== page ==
Difference between revisions of "PhD Research Proposal"
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==Transformation in Medieval : Three Case Studies==
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*What can be done with them?
*What can be done with them?
Revision as of 18:33, 6 January 2020
The literature of early medieval Scandinavia reflects a world in transition: Oral culture is giving way to written; regional autonomy to nations governed by kings; and widespread conversion to Christianity, to name just a few. These are macro-level transitions, but underlying and contributing to them are myriad stories of individual and personal transformation. My proposal aims to take a micro-level, case study approach to explore the phenomenon of transformation in medieval Scandinavian literature.
- Becoming and adult is a near universal transformation.
- Becoming a King is a selective transformation experienced by a relative few.
- Becoming a Christian is a progressive transformation, experienced selectively at first, and then by increasing numbers of individuals.
- Use bullet points here
- Primary: Heimskringla, Grettir,
- What can be done with them?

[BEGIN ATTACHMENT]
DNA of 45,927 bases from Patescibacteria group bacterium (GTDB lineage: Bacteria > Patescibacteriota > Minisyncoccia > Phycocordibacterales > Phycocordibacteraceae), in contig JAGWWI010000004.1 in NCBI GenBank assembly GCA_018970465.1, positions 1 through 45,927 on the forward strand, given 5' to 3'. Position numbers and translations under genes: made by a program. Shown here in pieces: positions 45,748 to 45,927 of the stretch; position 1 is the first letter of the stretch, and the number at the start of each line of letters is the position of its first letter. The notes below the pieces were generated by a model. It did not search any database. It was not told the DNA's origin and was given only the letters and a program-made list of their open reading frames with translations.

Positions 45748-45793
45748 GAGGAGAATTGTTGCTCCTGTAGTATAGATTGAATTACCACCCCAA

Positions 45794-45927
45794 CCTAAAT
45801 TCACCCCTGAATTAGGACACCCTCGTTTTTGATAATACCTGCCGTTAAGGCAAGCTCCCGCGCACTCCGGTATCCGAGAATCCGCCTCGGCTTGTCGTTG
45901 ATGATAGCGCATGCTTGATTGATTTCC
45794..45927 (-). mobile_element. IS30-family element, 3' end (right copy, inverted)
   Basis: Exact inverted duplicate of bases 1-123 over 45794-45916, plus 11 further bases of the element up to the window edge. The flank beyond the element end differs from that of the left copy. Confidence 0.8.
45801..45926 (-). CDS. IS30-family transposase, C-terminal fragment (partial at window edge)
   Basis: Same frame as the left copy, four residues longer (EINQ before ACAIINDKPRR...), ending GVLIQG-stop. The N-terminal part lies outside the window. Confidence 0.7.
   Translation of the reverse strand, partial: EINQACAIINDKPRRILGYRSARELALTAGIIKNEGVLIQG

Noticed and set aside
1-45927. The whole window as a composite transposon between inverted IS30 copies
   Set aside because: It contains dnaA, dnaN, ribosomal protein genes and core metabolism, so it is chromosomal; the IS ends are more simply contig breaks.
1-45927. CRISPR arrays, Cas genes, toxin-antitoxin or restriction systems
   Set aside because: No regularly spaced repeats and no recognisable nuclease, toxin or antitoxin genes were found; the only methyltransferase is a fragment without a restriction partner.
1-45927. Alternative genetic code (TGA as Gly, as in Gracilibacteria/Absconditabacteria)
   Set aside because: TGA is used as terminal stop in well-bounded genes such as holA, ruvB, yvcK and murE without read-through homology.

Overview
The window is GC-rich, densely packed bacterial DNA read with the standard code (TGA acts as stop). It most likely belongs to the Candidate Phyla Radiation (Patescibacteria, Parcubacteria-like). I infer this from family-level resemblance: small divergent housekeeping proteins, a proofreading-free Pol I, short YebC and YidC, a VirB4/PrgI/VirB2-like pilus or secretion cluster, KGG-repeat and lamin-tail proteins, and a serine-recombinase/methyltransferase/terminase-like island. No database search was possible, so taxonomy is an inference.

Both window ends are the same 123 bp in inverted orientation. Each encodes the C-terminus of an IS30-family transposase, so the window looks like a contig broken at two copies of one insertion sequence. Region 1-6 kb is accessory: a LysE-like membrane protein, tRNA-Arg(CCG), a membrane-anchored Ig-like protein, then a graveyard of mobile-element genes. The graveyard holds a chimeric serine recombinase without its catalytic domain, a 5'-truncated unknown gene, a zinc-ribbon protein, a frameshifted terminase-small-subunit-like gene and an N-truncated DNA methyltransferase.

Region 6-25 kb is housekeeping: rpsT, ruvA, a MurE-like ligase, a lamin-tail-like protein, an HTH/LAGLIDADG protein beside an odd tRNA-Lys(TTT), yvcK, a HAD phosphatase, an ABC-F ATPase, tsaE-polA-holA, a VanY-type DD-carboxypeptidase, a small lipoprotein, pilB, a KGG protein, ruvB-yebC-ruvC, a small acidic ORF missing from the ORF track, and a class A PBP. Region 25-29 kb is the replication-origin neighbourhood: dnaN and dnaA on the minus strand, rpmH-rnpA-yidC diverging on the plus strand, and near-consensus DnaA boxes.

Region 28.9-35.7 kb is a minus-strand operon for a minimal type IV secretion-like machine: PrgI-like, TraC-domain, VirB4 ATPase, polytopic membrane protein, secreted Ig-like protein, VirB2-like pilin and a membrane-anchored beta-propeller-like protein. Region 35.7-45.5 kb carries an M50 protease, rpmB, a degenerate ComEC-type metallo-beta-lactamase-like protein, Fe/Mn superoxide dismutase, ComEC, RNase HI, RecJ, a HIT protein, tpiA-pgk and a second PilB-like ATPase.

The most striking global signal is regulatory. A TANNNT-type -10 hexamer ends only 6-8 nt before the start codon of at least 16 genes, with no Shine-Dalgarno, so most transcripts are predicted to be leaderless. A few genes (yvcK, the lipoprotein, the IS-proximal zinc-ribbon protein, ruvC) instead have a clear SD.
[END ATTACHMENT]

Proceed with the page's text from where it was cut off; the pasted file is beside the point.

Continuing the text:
- What has been done?
- What hasn't been done?
- Case study approach
Why? So What?
- To understand our own culture
- Background in Literature and Theology (which is about individual transformation)
- Why Hannah & Aberdeen? Her familiarity with the intersection of literature and religion, interest in Norse language, culture & society. Also familiarity with skaldic poetry, which I would like to explore. Aberdeen's focus on convergence of northern medieval cultures and interdisciplinary approach.
“I can’t go back to yesterday because I was a different person then.” – Lewis Carroll from Alice in Wonderland
"Most people in America, when they are exposed to the Christian faith, are not being transformed. They take one step into the door, and the journey ends. They are not being allowed, encouraged, or equipped to love or to think like Christ. Yet in many ways a focus on spiritual formation fits what a new generation is really seeking. Transformation is a process, a journey, not a one-time decision.” ― David Kinnaman, unChristian: What a New Generation Really Thinks about Christianity... and Why It Matters
"few things have more transformative power than people and stories.” ― Shane Claiborne
From the Aberdeen Website
Applicants must submit a detailed research proposal. The full proposal, preferably between 1,000 and 1,500 words, should include at least the following elements:
- a clear description of the proposed thesis topic, indicating the research problem and expected scope of the investigation;
- a description of how the proposed topic fits into the existing field;
an indication of how the research is to be carried out (e.g. study of written sources, social surveys, fieldwork);
- an indication of why the University of Aberdeen is suited to the proposed research (e.g. staff expertise, library or archival resources).